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I try…

haystackrock

That’s an old diagram of a carved stone called Haystack Rock (Google images at the link) on Ilkley Moor in West Yorkshire. The marks are called cup and cup-and-ring respectively and appear in early neolithic contexts all over the UK and Europe, but also as far as Israel and India.

Could be coincidence. Pockmarks and rings (and, in some cases, straightish lines) are about as basic a shape as you can carve into a stone. Could be the result of some kind of pan-neolithic belief, religious or otherwise. Could be something purely mechanical: it has been suggested the marks might have something to do with shaping or polishing stone axes.

I don’t usually like fanciful explanations — particularly the tendency to assume every difficult thing our ancestors did had a religious significance — but the location of this stone in particular, in the midst of a neolithic burial ground, makes me wonder if the marks are some kind of memorial. I can so imagine myself working through a bereavement by slowly grinding a little permanent mark into a sacred stone.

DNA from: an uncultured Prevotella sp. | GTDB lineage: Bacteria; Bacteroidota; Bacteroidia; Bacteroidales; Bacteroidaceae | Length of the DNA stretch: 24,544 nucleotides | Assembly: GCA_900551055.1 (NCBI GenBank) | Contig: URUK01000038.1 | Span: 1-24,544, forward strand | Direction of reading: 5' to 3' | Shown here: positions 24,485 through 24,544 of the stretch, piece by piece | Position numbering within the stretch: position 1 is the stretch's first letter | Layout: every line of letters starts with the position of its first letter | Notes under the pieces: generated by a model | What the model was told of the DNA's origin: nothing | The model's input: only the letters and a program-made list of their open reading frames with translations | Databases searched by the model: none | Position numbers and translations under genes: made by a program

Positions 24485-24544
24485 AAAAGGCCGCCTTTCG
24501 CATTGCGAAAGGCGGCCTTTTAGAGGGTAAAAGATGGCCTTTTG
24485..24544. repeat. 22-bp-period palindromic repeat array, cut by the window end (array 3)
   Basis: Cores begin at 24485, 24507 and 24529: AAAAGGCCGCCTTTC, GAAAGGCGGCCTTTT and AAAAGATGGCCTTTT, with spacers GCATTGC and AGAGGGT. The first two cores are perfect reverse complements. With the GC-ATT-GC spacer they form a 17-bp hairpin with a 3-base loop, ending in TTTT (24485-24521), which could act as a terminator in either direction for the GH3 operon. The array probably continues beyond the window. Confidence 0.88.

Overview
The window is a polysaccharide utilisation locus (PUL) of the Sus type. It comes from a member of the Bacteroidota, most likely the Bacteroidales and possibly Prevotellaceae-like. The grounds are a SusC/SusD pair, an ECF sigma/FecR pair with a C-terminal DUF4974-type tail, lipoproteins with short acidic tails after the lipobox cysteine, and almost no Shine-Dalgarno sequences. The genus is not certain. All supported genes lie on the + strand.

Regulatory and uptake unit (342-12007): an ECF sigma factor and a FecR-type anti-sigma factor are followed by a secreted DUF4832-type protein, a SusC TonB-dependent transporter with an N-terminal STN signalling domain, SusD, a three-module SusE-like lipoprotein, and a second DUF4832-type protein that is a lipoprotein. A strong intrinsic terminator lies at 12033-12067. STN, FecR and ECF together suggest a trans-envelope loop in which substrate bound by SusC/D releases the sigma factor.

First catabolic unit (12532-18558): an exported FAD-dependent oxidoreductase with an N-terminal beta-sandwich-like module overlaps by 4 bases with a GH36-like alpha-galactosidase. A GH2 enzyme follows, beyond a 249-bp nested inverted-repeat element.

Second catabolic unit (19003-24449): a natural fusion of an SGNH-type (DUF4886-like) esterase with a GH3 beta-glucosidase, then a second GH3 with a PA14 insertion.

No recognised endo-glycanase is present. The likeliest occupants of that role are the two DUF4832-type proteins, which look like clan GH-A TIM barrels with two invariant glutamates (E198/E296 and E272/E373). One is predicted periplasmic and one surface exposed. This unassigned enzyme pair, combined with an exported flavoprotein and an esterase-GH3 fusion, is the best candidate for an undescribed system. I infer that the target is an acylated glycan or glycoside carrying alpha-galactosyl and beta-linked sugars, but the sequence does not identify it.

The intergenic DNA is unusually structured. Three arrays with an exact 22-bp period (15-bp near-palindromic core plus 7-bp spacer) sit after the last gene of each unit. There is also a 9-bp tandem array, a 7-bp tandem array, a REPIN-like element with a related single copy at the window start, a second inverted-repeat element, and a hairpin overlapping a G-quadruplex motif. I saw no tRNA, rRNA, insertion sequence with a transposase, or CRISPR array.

Oh, well. Too fanciful. Never mind.

I retreat into history to avoid rage-inducing current events. I found a nice article on Haystack Rock on a good antiquarian blog (much recommendo), at the end of which:

On a very worrying note, we need to draw attention to what amounts to the local Ilkley Parish Council officially sanctioning vandalism on the Haystack Rock, other prehistoric carvings and uncarved rocks across Ilkley Moor. As we can see on a couple of photos here, recent vandalism has been enacted on this supposedly protected monument. […] The recent vandalism on this stone and others has now been officially recognised as an acceptable form of — get this! — “twentieth / twenty-first century informal unauthorised carving” and has been deemed acceptable by Ilkley Parish Council as a means to validate more unwanted carving on the moorland “in the name of art”!

Holy shit, they’re letting special snowflakes vandalize neolithic monuments in the name of muh art!


sock it to me

March 29, 2016 — 8:43 pm
Comments: 14